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Copyright 2013 by
Randy Pflanzer
Technology Professionals Consortium
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   What's New?
  02/01/13 - Reformatted web page.


Fuel Line

The fuel line is 3/8" steel tubing that is quite difficult to bend.  I built a "test" fuel line out of some easily bendable aluminum tubing.  That allowed me to get in there and get all the bends in their final location before using the steel line.  If you make a wrong bend with the steel line, it is very difficult to undo.  I then pulled the aluminum tube and used it as a guide to bend the lines from the tank forward to the emergency brake handle.  As a note, I pulled the rear shocks and lowered the rear-end on the jack in order to give me more room to maneuver.  That made it much easier to get the tight bends installed.

Here's a picture of the rear of the line where it attaches to the fuel tank.

The line then bends around the rear end and over to the center tunnel and underneath the new location for the rear brake line hose.

From here it is just a straight shot down the tunnel.  The benefit of running the line here instead of in the drive shaft tunnel is obvious, however it does come at a cost.  This is very tight quarters when the body is installed so if it ever need to be replaced. it will be a very tough job.

I dropped the line down to the frame rail and around the rear of the transmission.  Although this looks close in the picture, there is still plenty of room.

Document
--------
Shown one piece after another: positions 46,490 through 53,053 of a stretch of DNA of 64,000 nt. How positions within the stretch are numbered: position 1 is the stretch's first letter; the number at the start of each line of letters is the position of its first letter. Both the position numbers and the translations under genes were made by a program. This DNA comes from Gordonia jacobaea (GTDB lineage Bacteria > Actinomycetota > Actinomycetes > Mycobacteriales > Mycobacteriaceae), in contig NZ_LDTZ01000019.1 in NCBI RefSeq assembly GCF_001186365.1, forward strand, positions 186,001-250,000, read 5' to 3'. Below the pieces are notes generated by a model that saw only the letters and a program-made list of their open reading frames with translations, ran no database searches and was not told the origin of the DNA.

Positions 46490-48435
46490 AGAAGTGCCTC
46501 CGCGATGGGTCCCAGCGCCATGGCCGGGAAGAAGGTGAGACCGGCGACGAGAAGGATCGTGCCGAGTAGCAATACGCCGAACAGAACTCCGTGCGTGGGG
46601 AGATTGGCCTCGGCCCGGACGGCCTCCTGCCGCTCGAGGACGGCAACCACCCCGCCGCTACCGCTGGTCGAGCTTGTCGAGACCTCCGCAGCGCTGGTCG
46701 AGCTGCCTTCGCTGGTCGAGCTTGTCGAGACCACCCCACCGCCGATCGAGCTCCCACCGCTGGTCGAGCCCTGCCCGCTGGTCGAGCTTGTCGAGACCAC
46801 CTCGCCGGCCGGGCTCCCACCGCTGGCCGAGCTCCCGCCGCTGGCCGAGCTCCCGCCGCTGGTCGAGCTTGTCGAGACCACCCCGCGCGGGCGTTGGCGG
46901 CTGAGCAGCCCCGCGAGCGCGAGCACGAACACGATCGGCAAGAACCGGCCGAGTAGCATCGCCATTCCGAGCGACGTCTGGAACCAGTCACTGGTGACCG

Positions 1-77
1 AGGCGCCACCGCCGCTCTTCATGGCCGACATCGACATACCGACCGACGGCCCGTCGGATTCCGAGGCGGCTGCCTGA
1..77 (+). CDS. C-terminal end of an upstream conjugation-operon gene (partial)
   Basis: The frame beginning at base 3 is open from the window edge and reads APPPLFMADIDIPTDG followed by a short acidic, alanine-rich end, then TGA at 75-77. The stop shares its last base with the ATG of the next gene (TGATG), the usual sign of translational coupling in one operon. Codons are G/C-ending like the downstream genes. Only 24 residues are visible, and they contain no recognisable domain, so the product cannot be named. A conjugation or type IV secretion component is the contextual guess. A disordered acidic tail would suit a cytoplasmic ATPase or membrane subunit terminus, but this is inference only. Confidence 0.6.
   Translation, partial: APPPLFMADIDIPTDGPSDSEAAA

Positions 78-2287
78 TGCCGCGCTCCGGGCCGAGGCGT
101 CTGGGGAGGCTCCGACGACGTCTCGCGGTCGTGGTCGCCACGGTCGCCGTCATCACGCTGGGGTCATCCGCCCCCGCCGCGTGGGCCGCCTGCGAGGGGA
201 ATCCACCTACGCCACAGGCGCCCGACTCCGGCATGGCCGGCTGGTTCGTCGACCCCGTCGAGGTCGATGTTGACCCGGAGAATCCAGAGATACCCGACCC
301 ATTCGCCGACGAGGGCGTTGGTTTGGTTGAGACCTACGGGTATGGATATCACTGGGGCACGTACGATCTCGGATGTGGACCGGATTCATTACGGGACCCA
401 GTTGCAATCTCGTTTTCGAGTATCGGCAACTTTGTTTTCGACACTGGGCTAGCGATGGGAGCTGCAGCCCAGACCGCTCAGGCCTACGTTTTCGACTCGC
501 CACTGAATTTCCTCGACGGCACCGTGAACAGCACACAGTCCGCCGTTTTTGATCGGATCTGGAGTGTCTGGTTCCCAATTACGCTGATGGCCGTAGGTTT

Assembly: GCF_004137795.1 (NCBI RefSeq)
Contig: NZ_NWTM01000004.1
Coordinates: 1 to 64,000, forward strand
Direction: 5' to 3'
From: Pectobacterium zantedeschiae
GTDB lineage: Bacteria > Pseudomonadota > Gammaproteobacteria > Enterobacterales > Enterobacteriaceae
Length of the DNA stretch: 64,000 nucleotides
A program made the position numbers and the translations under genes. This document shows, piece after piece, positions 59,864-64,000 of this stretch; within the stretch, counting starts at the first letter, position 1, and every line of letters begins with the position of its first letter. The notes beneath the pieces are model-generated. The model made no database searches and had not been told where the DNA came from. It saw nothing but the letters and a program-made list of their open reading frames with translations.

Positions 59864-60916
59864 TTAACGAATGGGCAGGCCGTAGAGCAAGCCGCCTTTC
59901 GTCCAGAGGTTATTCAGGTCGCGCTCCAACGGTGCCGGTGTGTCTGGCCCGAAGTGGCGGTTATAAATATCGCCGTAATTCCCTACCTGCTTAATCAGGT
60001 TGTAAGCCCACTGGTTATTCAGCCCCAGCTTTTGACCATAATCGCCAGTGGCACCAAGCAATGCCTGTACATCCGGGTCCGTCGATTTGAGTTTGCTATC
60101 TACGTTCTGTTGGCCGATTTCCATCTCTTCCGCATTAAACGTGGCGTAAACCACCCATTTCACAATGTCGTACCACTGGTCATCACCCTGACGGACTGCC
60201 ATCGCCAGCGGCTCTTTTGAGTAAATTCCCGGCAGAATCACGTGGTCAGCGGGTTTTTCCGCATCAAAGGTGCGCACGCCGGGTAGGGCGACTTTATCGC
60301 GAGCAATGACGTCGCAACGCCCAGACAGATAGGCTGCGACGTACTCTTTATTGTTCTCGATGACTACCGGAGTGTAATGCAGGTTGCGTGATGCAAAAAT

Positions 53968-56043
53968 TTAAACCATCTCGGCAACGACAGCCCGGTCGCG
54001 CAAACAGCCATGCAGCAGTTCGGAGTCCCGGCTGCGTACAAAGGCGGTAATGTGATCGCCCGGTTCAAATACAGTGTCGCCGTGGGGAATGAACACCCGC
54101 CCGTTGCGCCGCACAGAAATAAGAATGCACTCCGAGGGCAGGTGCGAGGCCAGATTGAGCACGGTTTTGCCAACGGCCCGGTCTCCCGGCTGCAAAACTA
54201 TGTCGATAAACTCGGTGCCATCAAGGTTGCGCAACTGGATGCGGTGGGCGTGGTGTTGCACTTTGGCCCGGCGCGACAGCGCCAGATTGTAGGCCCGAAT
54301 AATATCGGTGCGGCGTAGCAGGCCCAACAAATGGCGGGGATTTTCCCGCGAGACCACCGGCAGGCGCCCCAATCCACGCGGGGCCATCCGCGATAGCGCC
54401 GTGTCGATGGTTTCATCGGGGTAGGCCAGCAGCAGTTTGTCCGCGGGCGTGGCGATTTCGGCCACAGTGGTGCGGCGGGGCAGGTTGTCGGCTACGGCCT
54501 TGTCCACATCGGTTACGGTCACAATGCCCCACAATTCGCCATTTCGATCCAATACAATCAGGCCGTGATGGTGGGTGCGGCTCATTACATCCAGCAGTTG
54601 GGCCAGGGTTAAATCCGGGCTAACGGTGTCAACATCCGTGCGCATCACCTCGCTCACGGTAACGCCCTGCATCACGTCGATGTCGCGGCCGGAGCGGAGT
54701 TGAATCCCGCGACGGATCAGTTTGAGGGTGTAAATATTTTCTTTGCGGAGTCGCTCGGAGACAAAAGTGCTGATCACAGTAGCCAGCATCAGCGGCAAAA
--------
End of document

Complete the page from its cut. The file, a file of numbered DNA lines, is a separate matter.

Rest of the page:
From there I just followed the frame up to the engine mount.  Note that you can't mount brackets on the flat stock portion of the frame, just the hollow tubing part.

At the engine mount, I jogged around the frame brackets.

The final connection to the fuel pump is made with a short piece of rubber hose.  I had to add a 90 degree fitting to the fuel pump inlet side.  With a straight fitting, the hose wanted to rub up against the frame and I didn't think that was a good idea long term.

Clutch, Bell Housing, and Transmission

Not being much of a car guy, I was hesitant to install the clutch and transmission.  I did a search on the web and came across a number of videos on YouTube that describes the process.  I also checked in with the Engine Factory, my engine provider, about having them do it but they wanted way too much money so I opted to do it myself.  I'm glad I did because it turns out to not be that hard at all.  First, I collected up all the parts I needed.  This included the clutch, bell housing, and various bolt sets.  I needed to order hardened bolts to mount the clutch to the flywheel and a set to mount the transmission to the bell housing.  You can find the part numbers on my Build Specification sheet.  I don't know if it is necessary but I use ARP hardened bolts for everything.  They are really high quality fasteners and I like to be safe.

First step was to remove the flywheel and mount the transmission spacer plate behind it.  I used Blue Locktite on the threads and torqued them down to 80 ft-lbs per the instructions from the engine builder.